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Configuration Guide - IP Multicast

CloudEngine 8800, 7800, 6800, and 5800 V200R005C10

This document describes the configurations of IP multicast, including IP multicast basics, IGMP, MLD, PIM (IPv4), PIM (IPv6), MSDP, multicast VPN, multicast route management (IPv4), multicast route management (IPv6), IGMP snooping, MLD snooping, static multicast MAC address, multicast VLAN, multicast network management.
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Licensing Requirements and Limitations for IPv6 Multicast Route Management

Licensing Requirements and Limitations for IPv6 Multicast Route Management

Involved Network Elements

An IPv6 multicast network may have the following network elements:
  • Multicast source: sends multicast data to receiver hosts. For example, a video server is a multicast source.
  • Device running IPv6 Protocol Independent Multicast (PIM): uses the IPv6 PIM protocol to generate multicast routing entries and forwards multicast data based on multicast routing entries. On an IPv6 multicast network, all Layer 3 devices must run IPv6 PIM; otherwise, multicast forwarding paths cannot be established.
  • MLD querier: exchanges MLD messages with receiver hosts to create and maintain group memberships. On an IPv6 multicast network, Layer 3 devices connected to network segments of receivers must run the MLD protocol or be configured with static MLD groups. Otherwise, upstream PIM devices cannot know the multicast groups that users want to join, and therefore cannot establish multicast forwarding paths.
  • Device running MLD snooping: listens on MLD messages exchanged between upstream Layer 3 multicast devices and receiver hosts to create and maintain Layer 2 multicast forwarding entries, which are used for accurate multicast data forwarding on a Layer 2 network. To prevent broadcasting of multicast packets on a Layer 2 network and conserve network bandwidth, it is recommended that you configure MLD snooping on Layer 2 devices.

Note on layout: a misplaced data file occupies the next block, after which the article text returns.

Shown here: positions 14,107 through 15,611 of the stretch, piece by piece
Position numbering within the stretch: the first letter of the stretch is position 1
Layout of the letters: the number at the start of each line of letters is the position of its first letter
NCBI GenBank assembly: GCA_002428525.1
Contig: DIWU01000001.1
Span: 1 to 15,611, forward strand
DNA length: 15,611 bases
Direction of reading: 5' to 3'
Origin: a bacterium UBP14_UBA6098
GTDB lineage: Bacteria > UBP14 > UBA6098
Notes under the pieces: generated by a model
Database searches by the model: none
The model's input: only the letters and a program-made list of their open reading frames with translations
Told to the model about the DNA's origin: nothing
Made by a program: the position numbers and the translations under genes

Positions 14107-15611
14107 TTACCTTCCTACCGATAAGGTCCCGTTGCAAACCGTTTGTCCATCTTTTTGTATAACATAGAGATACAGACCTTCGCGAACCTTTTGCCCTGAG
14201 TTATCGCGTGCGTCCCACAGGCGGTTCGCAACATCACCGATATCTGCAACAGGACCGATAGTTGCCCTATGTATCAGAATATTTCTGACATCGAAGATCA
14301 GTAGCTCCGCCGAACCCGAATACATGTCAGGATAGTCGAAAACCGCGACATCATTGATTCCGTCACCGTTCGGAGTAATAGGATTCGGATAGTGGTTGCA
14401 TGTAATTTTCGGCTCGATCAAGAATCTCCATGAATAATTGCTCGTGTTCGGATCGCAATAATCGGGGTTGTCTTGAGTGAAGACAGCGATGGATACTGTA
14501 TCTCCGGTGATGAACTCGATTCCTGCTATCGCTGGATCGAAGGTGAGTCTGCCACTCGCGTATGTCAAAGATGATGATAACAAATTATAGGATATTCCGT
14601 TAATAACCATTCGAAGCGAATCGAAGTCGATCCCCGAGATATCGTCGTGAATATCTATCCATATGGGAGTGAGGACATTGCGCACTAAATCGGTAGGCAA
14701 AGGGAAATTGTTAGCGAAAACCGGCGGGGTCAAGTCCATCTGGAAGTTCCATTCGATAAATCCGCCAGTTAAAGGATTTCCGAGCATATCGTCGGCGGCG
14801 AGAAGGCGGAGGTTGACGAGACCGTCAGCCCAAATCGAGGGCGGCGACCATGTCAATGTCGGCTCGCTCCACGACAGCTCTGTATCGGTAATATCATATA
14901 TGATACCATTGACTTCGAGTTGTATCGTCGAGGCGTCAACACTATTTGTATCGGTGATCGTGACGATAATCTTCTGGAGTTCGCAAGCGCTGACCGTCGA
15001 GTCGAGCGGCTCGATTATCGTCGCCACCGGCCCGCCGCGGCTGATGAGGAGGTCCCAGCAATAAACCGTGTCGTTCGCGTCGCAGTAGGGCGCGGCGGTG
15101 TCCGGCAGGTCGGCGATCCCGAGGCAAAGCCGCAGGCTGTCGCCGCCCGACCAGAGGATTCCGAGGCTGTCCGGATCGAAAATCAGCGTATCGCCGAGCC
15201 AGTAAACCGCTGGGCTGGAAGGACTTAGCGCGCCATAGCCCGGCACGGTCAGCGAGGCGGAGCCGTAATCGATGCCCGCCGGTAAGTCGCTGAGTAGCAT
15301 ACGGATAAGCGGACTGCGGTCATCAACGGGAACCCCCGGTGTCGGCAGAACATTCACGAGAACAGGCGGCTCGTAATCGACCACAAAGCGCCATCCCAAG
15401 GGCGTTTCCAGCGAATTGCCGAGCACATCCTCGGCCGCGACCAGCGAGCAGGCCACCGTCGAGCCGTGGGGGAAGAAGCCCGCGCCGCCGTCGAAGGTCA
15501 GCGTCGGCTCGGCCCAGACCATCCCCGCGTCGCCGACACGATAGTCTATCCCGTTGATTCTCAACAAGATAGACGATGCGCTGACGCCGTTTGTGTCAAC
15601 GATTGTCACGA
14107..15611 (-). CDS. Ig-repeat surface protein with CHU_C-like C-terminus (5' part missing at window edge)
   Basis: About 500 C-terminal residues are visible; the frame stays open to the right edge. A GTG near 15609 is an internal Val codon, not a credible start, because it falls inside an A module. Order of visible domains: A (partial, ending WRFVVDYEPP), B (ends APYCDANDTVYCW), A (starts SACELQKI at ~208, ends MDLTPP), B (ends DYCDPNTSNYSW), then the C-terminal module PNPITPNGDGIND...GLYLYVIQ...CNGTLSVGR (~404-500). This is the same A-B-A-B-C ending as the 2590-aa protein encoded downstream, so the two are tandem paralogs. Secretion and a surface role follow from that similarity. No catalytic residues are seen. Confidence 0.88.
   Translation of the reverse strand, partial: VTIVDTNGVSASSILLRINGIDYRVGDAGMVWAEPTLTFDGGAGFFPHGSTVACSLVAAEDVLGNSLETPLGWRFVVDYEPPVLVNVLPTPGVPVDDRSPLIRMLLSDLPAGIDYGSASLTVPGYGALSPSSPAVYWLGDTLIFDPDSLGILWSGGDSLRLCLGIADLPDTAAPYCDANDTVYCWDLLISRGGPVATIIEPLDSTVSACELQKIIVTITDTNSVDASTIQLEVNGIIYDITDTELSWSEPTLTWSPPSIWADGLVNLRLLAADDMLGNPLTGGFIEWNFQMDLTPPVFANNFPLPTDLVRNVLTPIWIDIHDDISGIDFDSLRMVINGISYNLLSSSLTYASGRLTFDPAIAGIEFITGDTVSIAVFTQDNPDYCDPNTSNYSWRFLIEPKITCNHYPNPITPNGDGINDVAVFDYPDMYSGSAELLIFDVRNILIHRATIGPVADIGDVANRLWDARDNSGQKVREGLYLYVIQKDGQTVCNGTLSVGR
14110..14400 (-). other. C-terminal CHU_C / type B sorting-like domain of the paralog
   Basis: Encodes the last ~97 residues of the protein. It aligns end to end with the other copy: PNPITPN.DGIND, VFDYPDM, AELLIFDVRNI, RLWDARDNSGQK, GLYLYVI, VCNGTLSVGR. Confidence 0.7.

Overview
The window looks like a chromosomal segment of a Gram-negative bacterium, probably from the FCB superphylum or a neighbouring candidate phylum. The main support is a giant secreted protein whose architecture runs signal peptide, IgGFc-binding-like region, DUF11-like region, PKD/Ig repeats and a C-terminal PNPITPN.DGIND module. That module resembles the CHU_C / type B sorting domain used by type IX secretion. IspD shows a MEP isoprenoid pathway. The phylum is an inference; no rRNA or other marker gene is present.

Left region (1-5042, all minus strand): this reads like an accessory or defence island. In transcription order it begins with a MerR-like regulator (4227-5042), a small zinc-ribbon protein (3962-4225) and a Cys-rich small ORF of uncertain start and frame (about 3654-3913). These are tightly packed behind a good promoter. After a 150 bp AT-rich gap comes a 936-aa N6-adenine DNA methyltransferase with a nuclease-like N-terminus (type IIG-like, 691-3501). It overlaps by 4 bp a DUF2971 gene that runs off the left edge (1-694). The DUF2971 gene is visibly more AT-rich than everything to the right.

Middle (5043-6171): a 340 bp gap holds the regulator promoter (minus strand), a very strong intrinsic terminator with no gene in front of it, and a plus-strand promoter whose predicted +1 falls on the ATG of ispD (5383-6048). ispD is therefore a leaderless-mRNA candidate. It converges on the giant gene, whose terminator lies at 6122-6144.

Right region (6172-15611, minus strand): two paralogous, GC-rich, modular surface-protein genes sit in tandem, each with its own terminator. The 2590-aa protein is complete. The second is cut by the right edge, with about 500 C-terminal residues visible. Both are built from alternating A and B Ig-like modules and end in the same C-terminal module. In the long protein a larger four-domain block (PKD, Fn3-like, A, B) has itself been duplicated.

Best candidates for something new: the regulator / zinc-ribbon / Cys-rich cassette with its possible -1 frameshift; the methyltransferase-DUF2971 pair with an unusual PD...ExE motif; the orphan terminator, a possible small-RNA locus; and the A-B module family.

• Receiver: multicast users that receive multicast data. A receiver can be a PC, a set top box, or any device with multicast client installed.

Licensing Requirements

IPv6 multicast route management is a basic feature of CE8800, CE7800, CE6800, and CE5800 series switches and is not under license control.

Version Requirements

Table 8-7 Products and minimum versions supporting this feature
Product Minimum Version Required
CE5810EI V100R002C00
CE5850EI V100R002C00
CE5850HI V100R003C00
CE6810EI V100R003C00
CE6850EI V100R002C00
CE6850-48S6Q-HI V100R005C00
CE6850-48T6Q-HI/CE6850U-HI/CE6851HI V100R005C10
CE6855HI V200R001C00
CE6856HI V200R002C50
CE6857EI V200R005C10
CE6860EI V200R002C50
CE6865EI V200R005C00
CE6870-24S6CQ-EI/CE6870-48S6CQ-EI V200R001C00
CE6870-48T6CQ-EI V200R002C50
CE6875EI V200R003C00
CE7850EI V100R003C00
CE7855EI V200R001C00
CE8850-32CQ-EI V200R002C50
CE8850-64CQ-EI V200R005C00
CE8860EI V100R006C00
CE8861EI/CE8868EI V200R005C10

Feature Limitations

  • Before configuring IPv6 multicast route management, enable IPv6 multicast routing.